Fiat currencies have a far more troubled past than consumers give them credit for. More specifically, some of these currencies have disappeared from the face of the earth in spectacular fashion. World War II, a gruesome and terrible multi-year period, was also responsible for wiping out several currencies. Below are some examples, ranked in terms of longevity.
6. DDR Kuponmark
It is safe to say the war had a lot more than just political and social repercussions for Germany. Its East German mark was briefly known as the DDR kuponmark in 1948 as part of monetary reform. It did not last all that long – just over a month – as the currency experienced a fair few issues after it was first issued. Given the German and Soviet occupation zone in East Germany, it was a venture which seemingly did not work out all that well.
5. Slovenia Laibach Lira
One could argue that the SIL was issued at a less than opportune time in 1944. The Slovenian Laibach lira stuck around for 2.5 months but eventually became another casualty of World War II. The exact circumstances of its demise are a bit difficult to come by. Some of these bills and coins are still sold on auction sites because they hold some value among collectors.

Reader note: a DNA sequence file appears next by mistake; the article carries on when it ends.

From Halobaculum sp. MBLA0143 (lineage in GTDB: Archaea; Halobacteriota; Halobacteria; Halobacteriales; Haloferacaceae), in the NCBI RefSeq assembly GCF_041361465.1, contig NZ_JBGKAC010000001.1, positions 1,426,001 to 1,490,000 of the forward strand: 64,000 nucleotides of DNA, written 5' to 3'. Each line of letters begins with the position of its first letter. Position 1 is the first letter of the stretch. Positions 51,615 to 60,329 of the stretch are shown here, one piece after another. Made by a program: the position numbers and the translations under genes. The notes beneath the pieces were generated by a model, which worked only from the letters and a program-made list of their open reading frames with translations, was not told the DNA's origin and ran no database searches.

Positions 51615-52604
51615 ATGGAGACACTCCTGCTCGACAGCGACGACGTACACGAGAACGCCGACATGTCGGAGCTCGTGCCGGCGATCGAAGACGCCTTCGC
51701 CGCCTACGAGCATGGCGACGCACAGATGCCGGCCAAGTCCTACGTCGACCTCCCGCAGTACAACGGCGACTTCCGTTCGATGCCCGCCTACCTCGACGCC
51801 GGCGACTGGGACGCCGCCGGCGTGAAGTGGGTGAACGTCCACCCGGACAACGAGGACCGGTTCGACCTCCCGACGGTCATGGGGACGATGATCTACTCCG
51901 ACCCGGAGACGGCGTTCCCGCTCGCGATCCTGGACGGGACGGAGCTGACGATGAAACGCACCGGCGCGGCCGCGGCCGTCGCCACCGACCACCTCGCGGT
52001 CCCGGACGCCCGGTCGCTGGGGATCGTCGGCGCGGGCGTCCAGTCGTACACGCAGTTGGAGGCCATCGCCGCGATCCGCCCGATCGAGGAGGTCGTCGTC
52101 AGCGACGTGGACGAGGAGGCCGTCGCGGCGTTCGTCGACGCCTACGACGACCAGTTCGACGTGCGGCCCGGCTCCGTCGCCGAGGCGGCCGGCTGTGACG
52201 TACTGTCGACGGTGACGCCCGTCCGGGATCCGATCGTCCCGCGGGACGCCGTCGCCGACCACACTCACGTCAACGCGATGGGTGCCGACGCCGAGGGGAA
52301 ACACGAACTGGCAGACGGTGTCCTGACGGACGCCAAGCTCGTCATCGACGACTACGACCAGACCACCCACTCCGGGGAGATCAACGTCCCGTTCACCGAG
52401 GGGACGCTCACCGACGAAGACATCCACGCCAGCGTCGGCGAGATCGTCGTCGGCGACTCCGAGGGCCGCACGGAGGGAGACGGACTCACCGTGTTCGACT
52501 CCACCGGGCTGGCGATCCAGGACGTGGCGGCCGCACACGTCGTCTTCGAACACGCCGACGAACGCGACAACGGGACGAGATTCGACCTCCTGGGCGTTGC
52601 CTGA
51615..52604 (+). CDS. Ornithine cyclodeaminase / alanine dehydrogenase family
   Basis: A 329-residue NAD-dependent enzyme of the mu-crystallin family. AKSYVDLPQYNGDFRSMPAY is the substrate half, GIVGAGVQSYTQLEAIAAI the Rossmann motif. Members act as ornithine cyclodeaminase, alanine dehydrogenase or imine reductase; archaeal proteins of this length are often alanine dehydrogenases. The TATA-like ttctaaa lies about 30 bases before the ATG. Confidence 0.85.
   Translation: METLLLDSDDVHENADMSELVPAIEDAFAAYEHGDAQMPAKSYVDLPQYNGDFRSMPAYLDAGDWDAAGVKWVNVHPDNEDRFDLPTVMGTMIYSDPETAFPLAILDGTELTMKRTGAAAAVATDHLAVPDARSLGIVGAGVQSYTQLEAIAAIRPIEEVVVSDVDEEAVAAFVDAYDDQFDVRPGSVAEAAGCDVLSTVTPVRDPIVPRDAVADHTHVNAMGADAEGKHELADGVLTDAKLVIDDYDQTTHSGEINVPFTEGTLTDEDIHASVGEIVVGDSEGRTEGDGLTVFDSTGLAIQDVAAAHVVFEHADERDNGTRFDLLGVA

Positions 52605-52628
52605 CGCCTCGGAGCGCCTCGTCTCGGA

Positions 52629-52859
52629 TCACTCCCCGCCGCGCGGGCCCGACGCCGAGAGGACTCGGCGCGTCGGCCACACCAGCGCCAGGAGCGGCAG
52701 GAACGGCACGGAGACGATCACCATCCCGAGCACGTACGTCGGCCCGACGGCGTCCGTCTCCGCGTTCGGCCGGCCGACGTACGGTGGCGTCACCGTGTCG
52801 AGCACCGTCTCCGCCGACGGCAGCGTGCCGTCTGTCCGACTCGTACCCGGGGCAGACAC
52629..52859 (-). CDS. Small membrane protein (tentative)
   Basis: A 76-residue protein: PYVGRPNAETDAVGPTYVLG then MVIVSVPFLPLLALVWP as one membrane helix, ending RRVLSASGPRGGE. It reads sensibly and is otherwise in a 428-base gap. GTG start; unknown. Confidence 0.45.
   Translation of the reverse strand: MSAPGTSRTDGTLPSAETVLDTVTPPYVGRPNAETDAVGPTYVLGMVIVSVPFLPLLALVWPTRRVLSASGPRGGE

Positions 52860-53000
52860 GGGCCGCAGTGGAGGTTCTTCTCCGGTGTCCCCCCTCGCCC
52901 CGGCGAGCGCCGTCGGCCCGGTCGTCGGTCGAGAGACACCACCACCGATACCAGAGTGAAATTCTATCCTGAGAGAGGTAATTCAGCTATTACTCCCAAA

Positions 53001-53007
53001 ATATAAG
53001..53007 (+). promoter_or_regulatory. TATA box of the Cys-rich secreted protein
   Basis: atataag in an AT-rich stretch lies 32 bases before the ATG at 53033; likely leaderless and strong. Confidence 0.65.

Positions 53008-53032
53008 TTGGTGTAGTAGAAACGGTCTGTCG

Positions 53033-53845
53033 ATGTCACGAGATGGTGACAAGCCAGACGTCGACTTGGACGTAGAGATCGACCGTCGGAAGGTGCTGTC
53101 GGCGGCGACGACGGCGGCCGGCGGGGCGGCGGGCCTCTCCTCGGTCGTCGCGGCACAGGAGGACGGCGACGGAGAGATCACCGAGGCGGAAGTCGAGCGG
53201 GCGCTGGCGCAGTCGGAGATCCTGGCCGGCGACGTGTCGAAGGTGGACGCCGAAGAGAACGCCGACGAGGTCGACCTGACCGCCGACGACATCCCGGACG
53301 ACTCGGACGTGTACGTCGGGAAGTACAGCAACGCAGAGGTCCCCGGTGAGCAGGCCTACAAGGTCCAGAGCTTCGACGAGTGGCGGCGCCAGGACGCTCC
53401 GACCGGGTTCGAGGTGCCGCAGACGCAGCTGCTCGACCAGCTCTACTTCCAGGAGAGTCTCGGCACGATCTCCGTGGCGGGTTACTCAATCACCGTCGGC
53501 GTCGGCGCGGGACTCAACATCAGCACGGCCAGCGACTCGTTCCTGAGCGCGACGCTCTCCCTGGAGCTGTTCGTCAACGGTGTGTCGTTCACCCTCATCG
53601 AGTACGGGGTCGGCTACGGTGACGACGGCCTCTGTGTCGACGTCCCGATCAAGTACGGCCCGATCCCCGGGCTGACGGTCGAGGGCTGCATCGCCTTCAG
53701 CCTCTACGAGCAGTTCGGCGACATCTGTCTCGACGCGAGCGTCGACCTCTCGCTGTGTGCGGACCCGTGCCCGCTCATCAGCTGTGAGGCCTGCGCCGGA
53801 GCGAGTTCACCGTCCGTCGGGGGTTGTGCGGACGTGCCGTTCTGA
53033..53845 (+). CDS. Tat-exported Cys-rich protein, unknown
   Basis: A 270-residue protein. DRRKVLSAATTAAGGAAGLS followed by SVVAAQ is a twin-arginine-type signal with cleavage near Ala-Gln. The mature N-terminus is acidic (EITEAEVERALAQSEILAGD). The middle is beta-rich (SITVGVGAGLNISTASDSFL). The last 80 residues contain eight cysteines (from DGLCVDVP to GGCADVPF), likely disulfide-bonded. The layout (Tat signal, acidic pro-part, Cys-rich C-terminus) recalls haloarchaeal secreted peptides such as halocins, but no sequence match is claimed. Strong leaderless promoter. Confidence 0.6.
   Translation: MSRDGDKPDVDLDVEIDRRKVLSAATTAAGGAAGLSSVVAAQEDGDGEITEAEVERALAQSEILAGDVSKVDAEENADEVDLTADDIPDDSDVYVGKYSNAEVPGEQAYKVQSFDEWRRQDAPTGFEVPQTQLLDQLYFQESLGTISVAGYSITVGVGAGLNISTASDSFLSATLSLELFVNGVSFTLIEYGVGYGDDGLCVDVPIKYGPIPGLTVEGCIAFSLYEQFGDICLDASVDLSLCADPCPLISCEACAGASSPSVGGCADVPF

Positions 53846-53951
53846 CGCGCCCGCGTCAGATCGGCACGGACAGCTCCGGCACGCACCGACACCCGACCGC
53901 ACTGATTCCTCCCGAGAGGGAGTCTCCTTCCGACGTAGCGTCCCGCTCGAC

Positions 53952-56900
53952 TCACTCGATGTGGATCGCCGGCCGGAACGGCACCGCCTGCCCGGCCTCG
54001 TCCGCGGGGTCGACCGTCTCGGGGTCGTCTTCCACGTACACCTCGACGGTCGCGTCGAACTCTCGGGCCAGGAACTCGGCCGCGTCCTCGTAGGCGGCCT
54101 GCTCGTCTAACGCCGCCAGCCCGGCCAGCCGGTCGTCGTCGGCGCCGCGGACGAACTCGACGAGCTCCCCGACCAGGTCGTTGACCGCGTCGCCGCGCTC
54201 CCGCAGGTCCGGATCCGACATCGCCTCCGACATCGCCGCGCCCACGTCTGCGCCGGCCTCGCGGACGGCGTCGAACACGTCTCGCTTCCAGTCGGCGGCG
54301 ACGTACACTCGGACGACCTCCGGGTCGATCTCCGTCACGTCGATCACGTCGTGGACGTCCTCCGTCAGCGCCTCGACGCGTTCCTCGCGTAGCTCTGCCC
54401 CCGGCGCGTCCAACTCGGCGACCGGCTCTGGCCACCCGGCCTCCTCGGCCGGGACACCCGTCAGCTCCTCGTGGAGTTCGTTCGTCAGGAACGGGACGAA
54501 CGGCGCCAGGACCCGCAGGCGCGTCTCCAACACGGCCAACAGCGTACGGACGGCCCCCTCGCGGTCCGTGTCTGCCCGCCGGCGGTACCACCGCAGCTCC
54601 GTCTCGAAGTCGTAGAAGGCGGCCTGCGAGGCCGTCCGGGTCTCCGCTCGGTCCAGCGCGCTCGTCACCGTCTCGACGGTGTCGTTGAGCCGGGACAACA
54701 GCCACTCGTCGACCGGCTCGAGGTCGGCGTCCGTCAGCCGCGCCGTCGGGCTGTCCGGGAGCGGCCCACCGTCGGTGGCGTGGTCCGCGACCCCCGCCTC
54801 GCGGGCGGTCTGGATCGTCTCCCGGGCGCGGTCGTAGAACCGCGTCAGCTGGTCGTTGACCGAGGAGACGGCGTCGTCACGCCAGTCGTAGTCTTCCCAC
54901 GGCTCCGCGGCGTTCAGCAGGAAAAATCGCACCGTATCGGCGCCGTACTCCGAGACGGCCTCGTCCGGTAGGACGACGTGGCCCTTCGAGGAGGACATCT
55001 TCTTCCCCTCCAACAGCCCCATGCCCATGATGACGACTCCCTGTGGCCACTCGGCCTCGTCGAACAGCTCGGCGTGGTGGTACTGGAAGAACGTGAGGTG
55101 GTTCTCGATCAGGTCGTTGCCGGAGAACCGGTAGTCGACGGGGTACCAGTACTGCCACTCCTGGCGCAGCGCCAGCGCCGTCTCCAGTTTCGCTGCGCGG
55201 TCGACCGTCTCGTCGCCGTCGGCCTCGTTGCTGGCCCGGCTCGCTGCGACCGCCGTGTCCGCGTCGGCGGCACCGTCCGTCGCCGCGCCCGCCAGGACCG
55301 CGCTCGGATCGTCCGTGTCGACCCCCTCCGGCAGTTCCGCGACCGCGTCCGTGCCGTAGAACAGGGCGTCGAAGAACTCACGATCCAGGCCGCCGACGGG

4. Polish Zloty Lublin
Between mid-1944 and 1945, a new government took over and Poland became a socialist country. Because of this change, various iterations of a new national currency were introduced, with the first series being known as the Zloty lublin. All of those notes were very simple in nature, and most of the bills contained a faulty inscription, which makes them somewhat collectible. Moreover, the notes suffered from massive counterfeiting issues, a very common situation in struggling nations during World War II.
3. Hungarian Red Army Pengoe
Hungary has suffered from many fiat currency issues in the past. World War II did not help matters much in this regard, as it quickly spelled the end for the Red Army pengoe, which lasted all but six months. Hungary took on massive costs during the war, forcing the government to eventually replace bills and coins with cheaper versions. Moreover, some of the currencies at that time were issued without any cover or backing. Needless to say, this didn’t bode well for the Red Army pengoe, which was abolished relatively quickly.
2. Austrian Allied Military Shillings
Introducing a currency issued by a military force is always asking for trouble. Reintroducing the shilling after World War II was a smart decision, even though the currency was removed from circulation less than two years later. This was primarily because of a new “shilling law” introduced in 1947, which allowed the old currency to be converted into new bills and coins.
1. Czechoslovak Red Army Korunu
Most younger people remain unaware that Czechoslovakia ever existed. When it did, this country had its own set of currencies, with the Red Army korunu being one of the shorter-lived ones. It was issued while the Soviet Union occupied Czechoslovakia, but since they were driven out eventually, the Red Army korunu never celebrated its second birthday.